We're a nation of bookworms, so it's no surprise the Irish public wasted no time having their say in an online poll held by Eason, Ireland’s leading retailer of books.
After asking the public to choose their favourite book of 2017, the results are now in, and we can reveal that Blindboy Boatclub’s The Gospel According to Blindboy was the winner!
Blindboy Boatclub, one half of Limerick comedy duo the Rubberbandits, debuted his collection of surreal and genre-defying short stories last year which explore the myths, complacencies and contradictions at the heart of modern Ireland, and it's fair to say readers were more than impressed.
Voted number one by over 4,000 Eason customers, Blindboy was closely followed by The Pursuit of Perfection by Donal McAnallen while OMG What a Complete Aisling by Emer McLysaght and Sarah Breen came in third.
Eason is a proud supporter of Irish talent and there is always a huge appetite among readers for Irish writing. 2017 proved just that with Irish authors securing 7 out of 10 spots in the online poll:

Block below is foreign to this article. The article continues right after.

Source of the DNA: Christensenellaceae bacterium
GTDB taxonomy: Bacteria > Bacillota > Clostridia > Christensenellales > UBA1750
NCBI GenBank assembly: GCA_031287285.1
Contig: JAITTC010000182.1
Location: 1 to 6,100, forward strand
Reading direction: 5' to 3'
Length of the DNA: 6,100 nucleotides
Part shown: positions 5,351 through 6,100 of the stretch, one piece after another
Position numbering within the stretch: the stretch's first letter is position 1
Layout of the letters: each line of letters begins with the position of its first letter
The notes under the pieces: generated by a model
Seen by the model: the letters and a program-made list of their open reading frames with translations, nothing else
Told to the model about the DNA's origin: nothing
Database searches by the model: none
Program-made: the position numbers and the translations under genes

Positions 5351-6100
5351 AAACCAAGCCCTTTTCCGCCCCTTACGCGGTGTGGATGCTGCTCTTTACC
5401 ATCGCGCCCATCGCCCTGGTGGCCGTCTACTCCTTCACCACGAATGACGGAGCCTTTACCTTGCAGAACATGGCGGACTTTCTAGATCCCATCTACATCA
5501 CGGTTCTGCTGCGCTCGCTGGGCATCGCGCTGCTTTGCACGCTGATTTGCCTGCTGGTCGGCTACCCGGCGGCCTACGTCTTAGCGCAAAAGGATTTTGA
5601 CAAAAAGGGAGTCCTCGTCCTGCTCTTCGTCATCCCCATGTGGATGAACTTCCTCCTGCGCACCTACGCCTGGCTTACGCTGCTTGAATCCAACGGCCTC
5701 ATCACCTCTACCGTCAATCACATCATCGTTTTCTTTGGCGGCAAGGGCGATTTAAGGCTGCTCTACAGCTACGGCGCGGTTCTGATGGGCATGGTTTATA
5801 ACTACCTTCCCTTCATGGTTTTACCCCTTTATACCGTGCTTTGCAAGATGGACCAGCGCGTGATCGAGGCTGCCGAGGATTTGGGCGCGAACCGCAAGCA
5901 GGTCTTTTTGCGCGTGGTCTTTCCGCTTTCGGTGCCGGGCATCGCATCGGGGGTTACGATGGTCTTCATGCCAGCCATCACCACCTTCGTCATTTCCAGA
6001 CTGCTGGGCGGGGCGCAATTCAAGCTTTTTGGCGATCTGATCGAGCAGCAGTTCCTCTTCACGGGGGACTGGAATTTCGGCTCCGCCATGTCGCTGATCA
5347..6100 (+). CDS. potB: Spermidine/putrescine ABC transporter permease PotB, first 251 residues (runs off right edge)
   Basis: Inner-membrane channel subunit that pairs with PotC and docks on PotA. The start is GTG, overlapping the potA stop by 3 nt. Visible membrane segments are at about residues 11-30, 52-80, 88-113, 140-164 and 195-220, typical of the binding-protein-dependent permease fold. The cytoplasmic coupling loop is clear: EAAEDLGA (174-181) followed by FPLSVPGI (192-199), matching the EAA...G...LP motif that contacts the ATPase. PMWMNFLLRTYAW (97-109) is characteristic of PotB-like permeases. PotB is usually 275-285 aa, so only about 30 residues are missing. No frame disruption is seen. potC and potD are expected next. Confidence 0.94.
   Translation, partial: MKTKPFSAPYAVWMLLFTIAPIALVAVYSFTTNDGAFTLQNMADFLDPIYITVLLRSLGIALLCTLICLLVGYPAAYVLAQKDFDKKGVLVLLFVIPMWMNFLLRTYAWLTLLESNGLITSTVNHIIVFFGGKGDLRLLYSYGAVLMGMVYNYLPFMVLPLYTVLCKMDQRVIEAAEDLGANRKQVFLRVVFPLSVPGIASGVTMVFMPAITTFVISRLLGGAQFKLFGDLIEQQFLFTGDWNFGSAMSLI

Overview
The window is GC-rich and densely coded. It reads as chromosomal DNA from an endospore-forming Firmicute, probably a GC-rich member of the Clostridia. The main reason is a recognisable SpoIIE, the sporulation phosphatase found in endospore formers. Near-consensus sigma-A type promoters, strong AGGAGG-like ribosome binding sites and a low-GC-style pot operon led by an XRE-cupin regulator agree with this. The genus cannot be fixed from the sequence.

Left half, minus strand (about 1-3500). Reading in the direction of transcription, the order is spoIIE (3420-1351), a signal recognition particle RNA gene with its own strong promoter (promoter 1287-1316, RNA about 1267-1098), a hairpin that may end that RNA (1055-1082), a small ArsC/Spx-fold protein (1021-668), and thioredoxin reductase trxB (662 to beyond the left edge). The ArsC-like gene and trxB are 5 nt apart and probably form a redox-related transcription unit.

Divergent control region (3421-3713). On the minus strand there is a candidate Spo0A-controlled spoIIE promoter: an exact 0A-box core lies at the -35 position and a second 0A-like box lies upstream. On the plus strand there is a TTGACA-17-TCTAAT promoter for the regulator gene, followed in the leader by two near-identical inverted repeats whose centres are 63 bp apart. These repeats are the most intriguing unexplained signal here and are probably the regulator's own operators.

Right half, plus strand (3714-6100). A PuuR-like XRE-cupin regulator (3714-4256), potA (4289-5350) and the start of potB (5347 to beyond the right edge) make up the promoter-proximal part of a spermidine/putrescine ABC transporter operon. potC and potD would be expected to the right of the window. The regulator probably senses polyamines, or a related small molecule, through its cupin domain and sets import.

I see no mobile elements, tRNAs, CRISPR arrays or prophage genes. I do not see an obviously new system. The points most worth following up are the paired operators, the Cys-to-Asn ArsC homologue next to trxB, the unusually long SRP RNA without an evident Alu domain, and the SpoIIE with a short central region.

Take a look at these:
1. The Gospel According to Blindboy by Blindboy Boatclub
2. The Pursuit of Perfection by Donal McAnallen
3. OMG What a Complete Aisling by Emer McLysaght and Sarah Breen
4. Force for Justice: The Maurice McCabe Story by Michael Clifford
5. This is Going to Hurt by Adam Kay
6. Eleanor Oliphant is Completely Fine by Gail Honeyman
7. The Couple Next Door by Shari Lapena
8. The Heart’s Invisible Furies by John Boyne
9. The Choice by Philly McMahon
10.The Street Where You Live by Roisin Meaney
Speaking about the results, Alan Johnston, Business Development Manager for Adult Books, said; “2017 has been a stand-out year for reading."
"We’ve been so fortunate to be kept entertained throughout the year with brilliant new books from both home-grown and international writers."
"The Top 10 Favourite Reads are a diverse and eclectic range of books, and the fact that seven of them have been written by Irish authors is testament to the diverse range of literary talent we have here in Ireland.”